LEO LUTWAK, M.D., Ph.D.; FREDERICK R. SINGER, M.D.; MARSHALL R. URIST, M.D.
Bone morphogenesis is a function of biochemical components of the organic matrix of bone, which consists of a noncollagenous protein resistant to solution, a solid support fibrous protein (collagen), and a neutral proteinase that degrades the noncollagenous protein. The proteinase functions in association with inhibitors that retard destruction of the protein and account for survival of morphogenetic activity in bone matrix. Calcitonin mediates another control mechanism for bone formation; it produces a decrease in osteoclasts, a delayed increase in osteoblasts, and significantly lowers plasma calcium and hydroxyproline concentrations in patients with increased bone turnover. Although calcitonin administration does not have a significant hypocalcemic effect in normal persons, the urinary excretion of dializable and nondializable peptides containing hydroxyproline is decreased. Chronic dietary insufficiency of calcium or excess of phosphate, or both, may lead to secondary nutritional hyperparathyroidism in animals and man, manifested primarily by increased resorption of trabecular bone. Osteoporosis of the jaw, leading to periodontal disease, is suggested as the precursor of the systemic osteoporosis seen in older patients.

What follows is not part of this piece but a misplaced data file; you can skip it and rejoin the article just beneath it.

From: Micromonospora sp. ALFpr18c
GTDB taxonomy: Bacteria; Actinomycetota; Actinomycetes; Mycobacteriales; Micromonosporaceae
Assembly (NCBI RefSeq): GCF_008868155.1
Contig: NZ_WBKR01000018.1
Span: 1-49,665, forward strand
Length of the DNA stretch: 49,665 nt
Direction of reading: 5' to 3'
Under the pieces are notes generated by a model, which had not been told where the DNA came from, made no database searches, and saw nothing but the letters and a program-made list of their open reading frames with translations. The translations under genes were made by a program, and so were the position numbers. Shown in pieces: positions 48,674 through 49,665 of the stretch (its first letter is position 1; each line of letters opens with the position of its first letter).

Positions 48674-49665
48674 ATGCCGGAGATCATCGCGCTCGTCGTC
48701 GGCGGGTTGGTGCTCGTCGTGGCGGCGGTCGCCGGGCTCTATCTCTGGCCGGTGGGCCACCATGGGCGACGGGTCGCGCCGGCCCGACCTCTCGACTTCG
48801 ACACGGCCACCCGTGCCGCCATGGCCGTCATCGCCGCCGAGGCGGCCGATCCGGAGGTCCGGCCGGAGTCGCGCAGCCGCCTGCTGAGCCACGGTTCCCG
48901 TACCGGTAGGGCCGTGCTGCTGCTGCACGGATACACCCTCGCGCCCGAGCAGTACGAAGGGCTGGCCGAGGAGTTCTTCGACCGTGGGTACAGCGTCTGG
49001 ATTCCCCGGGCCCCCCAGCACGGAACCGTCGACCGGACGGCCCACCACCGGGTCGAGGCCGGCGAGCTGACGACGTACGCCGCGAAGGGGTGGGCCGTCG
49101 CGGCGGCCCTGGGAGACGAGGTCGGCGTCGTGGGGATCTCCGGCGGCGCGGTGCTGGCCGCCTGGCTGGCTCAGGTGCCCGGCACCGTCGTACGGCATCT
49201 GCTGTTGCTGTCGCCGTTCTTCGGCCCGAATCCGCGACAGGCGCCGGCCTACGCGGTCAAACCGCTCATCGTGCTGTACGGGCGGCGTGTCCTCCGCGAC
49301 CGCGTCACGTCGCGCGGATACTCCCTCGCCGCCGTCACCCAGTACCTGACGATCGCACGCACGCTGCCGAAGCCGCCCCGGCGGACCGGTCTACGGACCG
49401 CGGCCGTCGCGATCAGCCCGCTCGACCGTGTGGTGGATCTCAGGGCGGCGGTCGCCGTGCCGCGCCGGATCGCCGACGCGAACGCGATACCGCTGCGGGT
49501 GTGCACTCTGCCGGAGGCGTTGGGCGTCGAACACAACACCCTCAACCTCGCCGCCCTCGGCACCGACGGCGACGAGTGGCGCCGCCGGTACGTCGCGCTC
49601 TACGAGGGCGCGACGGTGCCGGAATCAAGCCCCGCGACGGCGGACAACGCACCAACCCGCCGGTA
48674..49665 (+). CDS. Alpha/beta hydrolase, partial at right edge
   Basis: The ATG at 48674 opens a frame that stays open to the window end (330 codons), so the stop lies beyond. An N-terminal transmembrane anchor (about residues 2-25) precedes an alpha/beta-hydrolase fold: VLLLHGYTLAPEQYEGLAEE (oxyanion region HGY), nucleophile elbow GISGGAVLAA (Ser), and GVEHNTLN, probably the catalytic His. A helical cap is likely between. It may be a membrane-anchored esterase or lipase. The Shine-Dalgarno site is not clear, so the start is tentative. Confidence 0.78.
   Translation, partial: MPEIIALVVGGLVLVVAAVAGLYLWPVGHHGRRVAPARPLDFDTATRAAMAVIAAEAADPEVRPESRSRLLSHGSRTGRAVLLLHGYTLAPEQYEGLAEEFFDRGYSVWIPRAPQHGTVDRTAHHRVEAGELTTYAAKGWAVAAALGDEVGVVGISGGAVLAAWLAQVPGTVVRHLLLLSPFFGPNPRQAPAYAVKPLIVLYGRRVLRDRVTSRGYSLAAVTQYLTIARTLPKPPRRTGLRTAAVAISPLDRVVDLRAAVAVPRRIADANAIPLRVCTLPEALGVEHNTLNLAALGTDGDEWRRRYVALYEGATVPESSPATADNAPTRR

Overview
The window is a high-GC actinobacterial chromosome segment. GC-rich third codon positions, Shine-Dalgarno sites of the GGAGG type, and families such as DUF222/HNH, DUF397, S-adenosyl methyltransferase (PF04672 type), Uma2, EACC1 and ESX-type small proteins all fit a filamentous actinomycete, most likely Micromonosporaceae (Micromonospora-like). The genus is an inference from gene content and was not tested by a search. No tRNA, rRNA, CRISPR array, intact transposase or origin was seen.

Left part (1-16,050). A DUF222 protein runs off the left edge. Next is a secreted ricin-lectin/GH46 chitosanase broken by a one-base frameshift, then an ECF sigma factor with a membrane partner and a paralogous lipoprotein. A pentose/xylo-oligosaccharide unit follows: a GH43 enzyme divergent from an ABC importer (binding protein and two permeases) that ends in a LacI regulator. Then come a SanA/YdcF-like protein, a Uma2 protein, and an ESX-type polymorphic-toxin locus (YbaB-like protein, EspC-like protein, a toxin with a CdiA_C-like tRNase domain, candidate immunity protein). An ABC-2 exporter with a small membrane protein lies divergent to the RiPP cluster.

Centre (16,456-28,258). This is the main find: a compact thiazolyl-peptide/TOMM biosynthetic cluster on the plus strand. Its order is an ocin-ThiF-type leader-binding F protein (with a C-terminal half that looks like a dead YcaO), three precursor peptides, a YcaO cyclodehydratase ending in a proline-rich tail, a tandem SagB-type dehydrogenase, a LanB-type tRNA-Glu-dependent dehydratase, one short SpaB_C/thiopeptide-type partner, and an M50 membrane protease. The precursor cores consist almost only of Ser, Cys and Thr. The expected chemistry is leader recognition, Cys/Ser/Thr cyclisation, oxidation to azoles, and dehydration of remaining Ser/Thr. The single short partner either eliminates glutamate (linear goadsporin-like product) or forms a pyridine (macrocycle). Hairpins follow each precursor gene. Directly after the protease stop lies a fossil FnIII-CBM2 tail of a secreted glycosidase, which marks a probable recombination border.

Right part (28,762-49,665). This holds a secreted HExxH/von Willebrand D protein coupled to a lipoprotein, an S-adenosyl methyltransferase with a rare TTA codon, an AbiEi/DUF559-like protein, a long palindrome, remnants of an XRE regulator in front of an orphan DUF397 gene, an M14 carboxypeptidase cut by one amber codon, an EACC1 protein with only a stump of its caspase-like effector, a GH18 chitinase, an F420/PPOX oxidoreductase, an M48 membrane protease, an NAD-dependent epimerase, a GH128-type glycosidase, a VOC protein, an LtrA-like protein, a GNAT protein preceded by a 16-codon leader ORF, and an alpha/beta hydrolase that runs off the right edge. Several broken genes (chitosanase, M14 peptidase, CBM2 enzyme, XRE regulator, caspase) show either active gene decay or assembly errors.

LEO LUTWAK, FREDERICK R. SINGER, MARSHALL R. URIST. Current Concepts of Bone Metabolism. Ann Intern Med. 1974;80:630–644. doi: 10.7326/0003-4819-80-5-630
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Published: Ann Intern Med. 1974;80(5):630-644.
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